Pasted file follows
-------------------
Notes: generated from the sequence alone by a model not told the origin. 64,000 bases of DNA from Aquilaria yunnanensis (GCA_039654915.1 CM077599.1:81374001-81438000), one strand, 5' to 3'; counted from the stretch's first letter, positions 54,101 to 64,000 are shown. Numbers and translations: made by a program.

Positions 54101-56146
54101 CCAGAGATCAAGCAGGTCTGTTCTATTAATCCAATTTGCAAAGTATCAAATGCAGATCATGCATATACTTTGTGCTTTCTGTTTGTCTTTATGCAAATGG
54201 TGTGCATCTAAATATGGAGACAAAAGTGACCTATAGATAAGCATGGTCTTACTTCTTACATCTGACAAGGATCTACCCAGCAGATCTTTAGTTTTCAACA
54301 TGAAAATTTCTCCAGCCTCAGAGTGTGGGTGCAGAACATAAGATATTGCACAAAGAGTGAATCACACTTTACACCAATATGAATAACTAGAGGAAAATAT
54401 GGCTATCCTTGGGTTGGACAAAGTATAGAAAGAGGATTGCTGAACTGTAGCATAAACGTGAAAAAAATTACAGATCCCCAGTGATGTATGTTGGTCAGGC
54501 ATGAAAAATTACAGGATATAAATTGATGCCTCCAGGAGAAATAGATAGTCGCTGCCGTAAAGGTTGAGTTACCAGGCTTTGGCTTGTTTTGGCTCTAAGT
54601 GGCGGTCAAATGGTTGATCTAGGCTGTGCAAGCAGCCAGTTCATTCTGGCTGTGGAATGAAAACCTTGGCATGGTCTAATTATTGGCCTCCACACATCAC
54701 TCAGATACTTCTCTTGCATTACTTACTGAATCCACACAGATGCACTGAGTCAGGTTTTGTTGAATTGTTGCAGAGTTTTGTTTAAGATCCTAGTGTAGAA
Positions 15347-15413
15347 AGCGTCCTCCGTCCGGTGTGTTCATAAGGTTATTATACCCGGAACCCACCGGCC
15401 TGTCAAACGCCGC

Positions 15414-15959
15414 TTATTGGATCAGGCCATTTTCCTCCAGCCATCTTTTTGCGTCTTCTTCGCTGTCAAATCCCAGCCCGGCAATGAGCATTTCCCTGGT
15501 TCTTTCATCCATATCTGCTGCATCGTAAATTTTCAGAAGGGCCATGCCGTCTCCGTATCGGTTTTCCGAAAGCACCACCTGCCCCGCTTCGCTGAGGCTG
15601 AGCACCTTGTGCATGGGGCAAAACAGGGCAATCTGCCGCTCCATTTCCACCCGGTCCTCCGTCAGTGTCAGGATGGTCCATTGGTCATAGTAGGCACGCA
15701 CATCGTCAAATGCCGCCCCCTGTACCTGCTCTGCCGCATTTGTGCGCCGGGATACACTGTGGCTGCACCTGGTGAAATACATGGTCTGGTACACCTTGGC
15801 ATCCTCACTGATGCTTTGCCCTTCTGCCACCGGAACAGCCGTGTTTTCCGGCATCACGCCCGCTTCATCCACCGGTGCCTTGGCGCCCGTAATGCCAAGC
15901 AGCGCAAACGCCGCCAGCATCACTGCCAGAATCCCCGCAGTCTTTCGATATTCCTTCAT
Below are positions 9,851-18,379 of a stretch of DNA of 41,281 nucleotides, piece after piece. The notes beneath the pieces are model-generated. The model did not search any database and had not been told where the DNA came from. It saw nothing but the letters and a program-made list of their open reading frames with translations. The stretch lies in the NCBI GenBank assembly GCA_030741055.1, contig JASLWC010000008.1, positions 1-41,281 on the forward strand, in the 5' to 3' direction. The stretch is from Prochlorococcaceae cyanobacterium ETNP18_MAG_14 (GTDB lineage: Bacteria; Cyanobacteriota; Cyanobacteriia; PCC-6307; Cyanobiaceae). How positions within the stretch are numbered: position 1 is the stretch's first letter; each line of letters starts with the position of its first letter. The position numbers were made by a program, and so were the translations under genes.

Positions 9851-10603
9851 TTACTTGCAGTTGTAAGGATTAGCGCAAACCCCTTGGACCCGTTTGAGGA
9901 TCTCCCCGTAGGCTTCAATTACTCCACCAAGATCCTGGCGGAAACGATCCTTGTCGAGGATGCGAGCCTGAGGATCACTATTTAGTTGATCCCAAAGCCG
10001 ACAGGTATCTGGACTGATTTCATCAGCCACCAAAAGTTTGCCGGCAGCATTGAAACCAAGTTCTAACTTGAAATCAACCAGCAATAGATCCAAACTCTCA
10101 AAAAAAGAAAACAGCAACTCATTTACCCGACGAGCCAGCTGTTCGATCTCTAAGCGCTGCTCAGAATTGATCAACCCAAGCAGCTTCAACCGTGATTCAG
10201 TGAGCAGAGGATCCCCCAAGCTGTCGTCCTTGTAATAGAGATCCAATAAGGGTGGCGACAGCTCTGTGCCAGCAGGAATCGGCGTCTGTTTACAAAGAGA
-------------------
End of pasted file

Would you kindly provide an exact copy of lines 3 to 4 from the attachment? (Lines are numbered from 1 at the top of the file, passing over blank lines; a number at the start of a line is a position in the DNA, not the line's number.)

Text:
54101 CCAGAGATCAAGCAGGTCTGTTCTATTAATCCAATTTGCAAAGTATCAAATGCAGATCATGCATATACTTTGTGCTTTCTGTTTGTCTTTATGCAAATGG
54201 TGTGCATCTAAATATGGAGACAAAAGTGACCTATAGATAAGCATGGTCTTACTTCTTACATCTGACAAGGATCTACCCAGCAGATCTTTAGTTTTCAACA